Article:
The Pentagon has committed to paying bonuses to 2,500 Minnesota National Guard soldiers who are still owed them after a long deployment to Iraq several years ago.
Military officials told members of Minnesota's congressional delegation Monday that the Pentagon has closed a loophole that hung up payments of about $10 million in the bonuses to soldiers in Minnesota's "Red Bull" 34 Infantry Brigade. Those soldiers began a 22-month deployment in 2005 that kept them in Iraq for 16 months, the longest deployment of any infantry unit since World War II.
"We're glad this is done, but I certainly hope there's no one pounding their chest over it," said U.S. Rep. Tim Walz, a Democrat from Minnesota who was one of several members of Congress to get involved in the issue. "It should have been done a long time ago."
The Pentagon acted Friday to close the loophole, which came about because the military didn't announce bonuses for extra-long deployments until January 2007. That left it unclear whether the bonuses were intended to be retroactive.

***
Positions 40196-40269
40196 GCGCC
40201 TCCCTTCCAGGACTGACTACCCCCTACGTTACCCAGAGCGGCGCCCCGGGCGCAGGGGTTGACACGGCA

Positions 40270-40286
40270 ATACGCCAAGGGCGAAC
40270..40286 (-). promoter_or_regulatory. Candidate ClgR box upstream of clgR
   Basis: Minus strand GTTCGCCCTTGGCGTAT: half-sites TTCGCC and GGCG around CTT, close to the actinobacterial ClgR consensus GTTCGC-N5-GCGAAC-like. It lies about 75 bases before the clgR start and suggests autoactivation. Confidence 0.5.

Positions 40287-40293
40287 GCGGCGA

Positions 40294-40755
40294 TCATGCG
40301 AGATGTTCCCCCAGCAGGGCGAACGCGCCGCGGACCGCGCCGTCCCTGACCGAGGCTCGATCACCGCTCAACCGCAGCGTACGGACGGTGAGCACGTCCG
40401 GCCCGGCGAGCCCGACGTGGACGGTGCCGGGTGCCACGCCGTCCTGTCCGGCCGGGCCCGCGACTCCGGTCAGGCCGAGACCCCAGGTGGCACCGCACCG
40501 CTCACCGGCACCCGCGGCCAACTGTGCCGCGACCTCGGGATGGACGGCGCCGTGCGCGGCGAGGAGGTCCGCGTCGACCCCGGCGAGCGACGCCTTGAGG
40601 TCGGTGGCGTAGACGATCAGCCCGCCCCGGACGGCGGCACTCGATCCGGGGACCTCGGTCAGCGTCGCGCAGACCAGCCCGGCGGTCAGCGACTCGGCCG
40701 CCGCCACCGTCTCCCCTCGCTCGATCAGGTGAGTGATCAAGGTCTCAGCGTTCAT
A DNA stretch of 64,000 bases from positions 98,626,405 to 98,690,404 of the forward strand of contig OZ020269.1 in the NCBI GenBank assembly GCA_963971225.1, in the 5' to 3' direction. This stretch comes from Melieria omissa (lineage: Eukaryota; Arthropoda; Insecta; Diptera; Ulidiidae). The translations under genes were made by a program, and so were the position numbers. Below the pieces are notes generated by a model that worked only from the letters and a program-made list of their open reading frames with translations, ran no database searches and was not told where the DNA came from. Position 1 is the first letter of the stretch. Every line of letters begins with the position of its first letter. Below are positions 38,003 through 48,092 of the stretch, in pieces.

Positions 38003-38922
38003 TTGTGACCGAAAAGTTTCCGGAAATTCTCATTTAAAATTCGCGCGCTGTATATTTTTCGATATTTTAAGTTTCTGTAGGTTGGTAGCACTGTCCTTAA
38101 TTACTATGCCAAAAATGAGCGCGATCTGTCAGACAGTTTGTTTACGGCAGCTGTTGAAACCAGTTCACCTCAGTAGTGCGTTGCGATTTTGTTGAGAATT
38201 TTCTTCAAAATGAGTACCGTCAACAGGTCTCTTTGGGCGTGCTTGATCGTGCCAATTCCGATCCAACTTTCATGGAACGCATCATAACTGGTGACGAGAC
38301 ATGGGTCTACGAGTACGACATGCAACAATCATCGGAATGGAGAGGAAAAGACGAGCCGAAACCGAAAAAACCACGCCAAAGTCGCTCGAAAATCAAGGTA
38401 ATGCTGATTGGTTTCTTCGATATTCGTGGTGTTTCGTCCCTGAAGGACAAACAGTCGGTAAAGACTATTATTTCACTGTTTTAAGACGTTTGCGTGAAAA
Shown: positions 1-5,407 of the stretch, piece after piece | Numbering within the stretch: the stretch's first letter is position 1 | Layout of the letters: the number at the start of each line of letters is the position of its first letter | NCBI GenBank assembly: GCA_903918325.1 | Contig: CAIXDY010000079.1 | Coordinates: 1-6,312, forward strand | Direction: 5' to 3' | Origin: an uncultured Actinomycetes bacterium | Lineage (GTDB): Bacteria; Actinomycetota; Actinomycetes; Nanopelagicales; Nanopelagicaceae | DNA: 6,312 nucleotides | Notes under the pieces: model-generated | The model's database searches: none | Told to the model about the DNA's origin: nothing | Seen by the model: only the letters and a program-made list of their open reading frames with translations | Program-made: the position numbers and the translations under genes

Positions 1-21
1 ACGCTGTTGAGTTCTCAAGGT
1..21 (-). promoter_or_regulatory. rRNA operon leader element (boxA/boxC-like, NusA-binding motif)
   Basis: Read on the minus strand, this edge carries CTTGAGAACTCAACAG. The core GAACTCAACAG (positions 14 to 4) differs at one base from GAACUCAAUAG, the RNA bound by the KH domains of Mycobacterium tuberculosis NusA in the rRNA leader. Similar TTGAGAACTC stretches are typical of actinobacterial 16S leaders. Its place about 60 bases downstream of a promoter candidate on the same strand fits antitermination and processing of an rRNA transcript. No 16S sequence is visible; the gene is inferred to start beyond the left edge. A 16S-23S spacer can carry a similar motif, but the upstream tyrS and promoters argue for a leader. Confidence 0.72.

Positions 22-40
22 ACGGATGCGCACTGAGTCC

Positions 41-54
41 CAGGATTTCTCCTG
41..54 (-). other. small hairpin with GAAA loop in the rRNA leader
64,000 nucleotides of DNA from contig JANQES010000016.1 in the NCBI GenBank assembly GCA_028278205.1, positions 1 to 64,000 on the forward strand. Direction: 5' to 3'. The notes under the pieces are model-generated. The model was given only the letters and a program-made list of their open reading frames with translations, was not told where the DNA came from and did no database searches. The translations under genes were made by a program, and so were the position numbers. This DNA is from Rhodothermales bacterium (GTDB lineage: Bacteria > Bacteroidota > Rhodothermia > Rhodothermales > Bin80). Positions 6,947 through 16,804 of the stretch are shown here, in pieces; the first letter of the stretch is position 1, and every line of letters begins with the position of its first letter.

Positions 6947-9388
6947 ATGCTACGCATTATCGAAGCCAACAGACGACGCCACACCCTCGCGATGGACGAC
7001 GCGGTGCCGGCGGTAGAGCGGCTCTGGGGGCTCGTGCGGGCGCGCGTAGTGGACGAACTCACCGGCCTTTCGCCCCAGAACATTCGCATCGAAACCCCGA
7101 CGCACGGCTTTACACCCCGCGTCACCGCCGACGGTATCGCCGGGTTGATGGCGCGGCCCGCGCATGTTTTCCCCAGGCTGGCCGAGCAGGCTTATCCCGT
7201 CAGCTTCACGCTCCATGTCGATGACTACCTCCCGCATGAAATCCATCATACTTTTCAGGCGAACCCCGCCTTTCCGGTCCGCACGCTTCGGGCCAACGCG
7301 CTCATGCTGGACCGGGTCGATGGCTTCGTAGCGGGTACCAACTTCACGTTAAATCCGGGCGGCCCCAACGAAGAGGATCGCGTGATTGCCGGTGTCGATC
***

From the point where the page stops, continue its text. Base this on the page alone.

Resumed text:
Though the military now says it is, several members of Congress from Minnesota said they're still waiting to hear when the checks will actually be cut.
"Today's news is an indicator that the bureaucracy is moving, but the congressman looks forward to getting a definitive answer ... on when the Red Bulls are finally going to receive their long overdue bonus pay," said Troy Young, spokesman for U.S. Rep. John Kline, R-Minn. Young said Kline hoped to get the answer Wednesday from Defense Secretary Robert Gates.
Walz said he expected the checks would go out "within the month."
In all, about 22,000 National Guard members nationwide may be eligible for the bonus pay, according to the office of U.S. Sen. Amy Klobuchar, D-Minn. That will mean about $59 million in bonuses to guard members, with the $10 million chunk to Minnesota's Red Bulls the largest.
Capt. John Hobot, a spokesman for the Minnesota National Guard, said guard officials and members are pleased at the turn of events but are eager to hear exactly how and when the soldiers receive the benefit.
Klobuchar, who also worked on the issue, said it should be "as soon as possible."
"A lot of these soldiers have been waiting and waiting," Klobuchar said. "But this is a sign of good will."
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